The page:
If you just want her to stop, then filming her very obviously should work. Unless she is REALLY crazy.    

I think you either need to confront her (have it filmed) or write her a letter stating that conscious or not, she is driving too close and therefore it is a safety risk to you and your children and to be aware of this. It needs to be diplomatic, civil. That way, she has been notified and it will make you look good to the authorities/court in the event it escalates. If you do not let her know, she can argue she wasn't aware etc etc.


Also keep a diary and write down details/times etc.

That's all I can think of. Let us know how it all goes. Good luck.

#21 *melrose*

Posted 30 January 2013 - 09:31 PM

Get her on your phone and take it to the police.

#22 DreamFeralisations

Posted 30 January 2013 - 09:41 PM

I probably would call her on it - I would say "What are you doing?  I cannot believe you are behaving like a tantruming toddler over something that we had a legal right to turn down, and you are behaving like this.  Go to your room for 30 minutes and think about it, and I don't want to see you out here again until you apologise.  Otherwise I will call your father and get him to come over and talk to you about it."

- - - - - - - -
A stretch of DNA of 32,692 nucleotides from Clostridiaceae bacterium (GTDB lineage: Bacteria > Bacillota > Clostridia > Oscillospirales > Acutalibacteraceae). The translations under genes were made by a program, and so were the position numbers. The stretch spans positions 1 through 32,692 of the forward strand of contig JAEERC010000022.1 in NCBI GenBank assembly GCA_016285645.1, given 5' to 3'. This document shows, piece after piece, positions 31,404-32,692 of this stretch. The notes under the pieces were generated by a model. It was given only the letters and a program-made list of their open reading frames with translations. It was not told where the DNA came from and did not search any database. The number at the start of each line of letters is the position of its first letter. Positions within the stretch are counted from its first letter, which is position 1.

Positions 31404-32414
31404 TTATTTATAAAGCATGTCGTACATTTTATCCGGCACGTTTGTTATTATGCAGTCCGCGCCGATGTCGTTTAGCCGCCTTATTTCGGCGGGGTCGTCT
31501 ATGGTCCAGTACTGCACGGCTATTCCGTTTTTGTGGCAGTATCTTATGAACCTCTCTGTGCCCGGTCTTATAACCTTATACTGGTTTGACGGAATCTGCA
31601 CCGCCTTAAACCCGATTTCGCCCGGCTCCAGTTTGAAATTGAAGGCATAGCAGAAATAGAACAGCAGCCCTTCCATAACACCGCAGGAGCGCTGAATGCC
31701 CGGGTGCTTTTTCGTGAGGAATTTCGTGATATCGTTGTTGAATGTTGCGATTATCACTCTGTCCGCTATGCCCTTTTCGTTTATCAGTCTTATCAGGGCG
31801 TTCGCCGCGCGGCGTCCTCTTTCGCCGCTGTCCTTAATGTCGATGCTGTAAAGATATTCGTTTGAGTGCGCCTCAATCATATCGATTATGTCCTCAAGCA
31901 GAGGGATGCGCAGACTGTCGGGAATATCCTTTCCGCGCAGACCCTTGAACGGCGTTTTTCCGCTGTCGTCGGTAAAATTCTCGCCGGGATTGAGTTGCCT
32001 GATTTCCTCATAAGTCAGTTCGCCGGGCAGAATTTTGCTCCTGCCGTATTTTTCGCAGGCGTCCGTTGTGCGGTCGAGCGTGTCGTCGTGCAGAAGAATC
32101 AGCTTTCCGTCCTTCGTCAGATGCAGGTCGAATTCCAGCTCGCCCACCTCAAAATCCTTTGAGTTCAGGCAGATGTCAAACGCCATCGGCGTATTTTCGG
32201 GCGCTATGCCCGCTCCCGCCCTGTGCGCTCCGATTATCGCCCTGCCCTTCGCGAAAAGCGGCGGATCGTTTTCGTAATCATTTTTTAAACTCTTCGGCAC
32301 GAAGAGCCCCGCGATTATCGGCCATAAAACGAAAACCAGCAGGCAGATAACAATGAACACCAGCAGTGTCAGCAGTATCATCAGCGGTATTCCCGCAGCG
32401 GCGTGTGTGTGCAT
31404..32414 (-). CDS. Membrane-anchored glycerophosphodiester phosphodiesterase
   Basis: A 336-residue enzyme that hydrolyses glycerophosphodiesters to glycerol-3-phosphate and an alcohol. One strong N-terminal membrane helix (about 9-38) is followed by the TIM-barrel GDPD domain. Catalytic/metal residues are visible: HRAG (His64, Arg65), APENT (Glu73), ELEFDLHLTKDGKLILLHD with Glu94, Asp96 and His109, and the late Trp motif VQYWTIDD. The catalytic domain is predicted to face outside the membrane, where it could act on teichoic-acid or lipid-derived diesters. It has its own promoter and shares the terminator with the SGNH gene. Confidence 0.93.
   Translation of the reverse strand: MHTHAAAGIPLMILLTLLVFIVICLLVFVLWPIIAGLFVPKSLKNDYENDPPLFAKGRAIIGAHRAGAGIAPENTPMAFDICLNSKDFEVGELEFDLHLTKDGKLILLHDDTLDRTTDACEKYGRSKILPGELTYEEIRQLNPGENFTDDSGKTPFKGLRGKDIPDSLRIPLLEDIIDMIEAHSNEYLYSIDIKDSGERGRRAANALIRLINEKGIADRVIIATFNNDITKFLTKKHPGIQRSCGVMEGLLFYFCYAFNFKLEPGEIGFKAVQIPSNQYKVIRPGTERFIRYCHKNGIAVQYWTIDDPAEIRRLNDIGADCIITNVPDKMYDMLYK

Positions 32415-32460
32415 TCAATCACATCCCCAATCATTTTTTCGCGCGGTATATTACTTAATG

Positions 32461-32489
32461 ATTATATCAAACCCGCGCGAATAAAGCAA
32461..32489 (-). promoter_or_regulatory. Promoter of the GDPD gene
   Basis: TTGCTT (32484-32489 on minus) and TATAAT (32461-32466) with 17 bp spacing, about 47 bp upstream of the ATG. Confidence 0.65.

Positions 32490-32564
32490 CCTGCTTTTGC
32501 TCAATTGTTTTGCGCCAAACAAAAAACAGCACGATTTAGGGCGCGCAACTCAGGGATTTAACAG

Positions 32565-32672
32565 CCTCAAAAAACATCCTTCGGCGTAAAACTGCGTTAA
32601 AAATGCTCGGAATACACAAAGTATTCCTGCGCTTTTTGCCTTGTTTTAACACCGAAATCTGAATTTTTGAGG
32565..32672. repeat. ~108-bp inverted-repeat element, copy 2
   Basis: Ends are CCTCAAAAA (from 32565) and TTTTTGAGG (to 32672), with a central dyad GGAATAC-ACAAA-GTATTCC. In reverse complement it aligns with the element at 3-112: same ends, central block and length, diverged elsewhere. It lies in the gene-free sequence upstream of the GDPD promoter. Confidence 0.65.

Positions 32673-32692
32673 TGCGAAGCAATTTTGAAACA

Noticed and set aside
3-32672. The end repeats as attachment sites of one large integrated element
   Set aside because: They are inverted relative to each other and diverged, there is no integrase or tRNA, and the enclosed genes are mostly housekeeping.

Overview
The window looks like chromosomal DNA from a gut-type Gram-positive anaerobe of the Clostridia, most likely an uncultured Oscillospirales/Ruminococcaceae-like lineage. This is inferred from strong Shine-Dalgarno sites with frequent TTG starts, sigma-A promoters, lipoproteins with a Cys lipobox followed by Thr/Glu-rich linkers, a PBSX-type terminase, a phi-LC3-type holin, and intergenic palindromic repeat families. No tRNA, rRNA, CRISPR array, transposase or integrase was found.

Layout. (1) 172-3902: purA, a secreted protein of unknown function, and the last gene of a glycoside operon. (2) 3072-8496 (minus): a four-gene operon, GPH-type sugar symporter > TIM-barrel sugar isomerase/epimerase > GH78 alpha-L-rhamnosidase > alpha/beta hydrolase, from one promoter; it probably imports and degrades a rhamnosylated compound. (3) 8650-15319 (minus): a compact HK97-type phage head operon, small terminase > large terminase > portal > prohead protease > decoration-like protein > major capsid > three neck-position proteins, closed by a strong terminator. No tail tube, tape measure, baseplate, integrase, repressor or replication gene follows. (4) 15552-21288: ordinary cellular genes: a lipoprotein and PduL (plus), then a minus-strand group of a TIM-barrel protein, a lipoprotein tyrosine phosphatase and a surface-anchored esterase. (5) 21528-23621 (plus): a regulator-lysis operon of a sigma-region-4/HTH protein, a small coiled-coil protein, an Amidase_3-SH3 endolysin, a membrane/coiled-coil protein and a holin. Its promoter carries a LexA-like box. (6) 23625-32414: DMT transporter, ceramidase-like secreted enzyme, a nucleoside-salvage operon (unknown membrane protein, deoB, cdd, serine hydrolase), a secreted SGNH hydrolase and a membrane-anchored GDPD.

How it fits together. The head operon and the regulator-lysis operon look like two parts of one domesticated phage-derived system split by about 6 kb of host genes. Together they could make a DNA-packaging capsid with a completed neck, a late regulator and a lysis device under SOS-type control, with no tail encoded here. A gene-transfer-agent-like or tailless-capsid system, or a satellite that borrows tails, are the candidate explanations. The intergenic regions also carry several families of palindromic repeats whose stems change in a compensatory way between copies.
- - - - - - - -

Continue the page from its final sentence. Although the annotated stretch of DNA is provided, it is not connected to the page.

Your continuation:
Either that or do the key scratch.

#23 starfire

Posted 30 January 2013 - 10:06 PM

Ignore ignore. People who love to intimidate will get a kick out of it if you react.

Either go to the police and demand that someone listens and make a report so that it is on record if it escalates. Or get someone to film her doing this and take it to the police for evidence.

But in the meantime, ignore. It is a very hard situation to be in though sad.gif

#24 loubee

Posted 30 January 2013 - 10:15 PM

Can you talk to her. Perhaps head over with someone neutral to let her know that this behaviour is out of line and how can you work through it. It might not walk but as you are living next door to each other I would want to try everything to restore harmony or at least a little civility.  After you have approached her, by letter if you really can't face her, then talk to the police again.

I like the fall down suggestion if all else fails  biggrin.gif .

#25 nano-tyrannus

Posted 30 January 2013 - 10:40 PM

Bait her, over the next week make a hidden camera video of say 10 occurrences where she almost hits you, and then dob her in to the hoon line and get her car confiscated or have her licence revoked for careless driving.

I would also put a restraining order on her in parallel, because such a video made over a short period of time will show to a reasonable person (like a judge) that she intends to either hurt or intimidate, and that can hopefully force her to move.




1 user(s) are reading this topic

0 members, 1 guests, 0 anonymous users

 

Share the little things that make you smile

We're giving away a Mountain Buggy nano, the ultimate travel stroller - and here are some of the great entries so far.

Toddler pleads for return of "stolen" nose

A two-year-old's reaction to a game of "got your nose" shows it doesn't take much to make a toddler cry.

The 15 photos new parents share (and five they don't)

From the first scan photo to the baby covered in cake at their first birthday party, there are 15 photos most parents seem to share - and some they don't.

Doctor sings first Happy Birthday to newborns

His job is to deliver babies, but this US obstetrician also has a unique way of celebrating the miracle of life.

Breastfeeding friendly café goes viral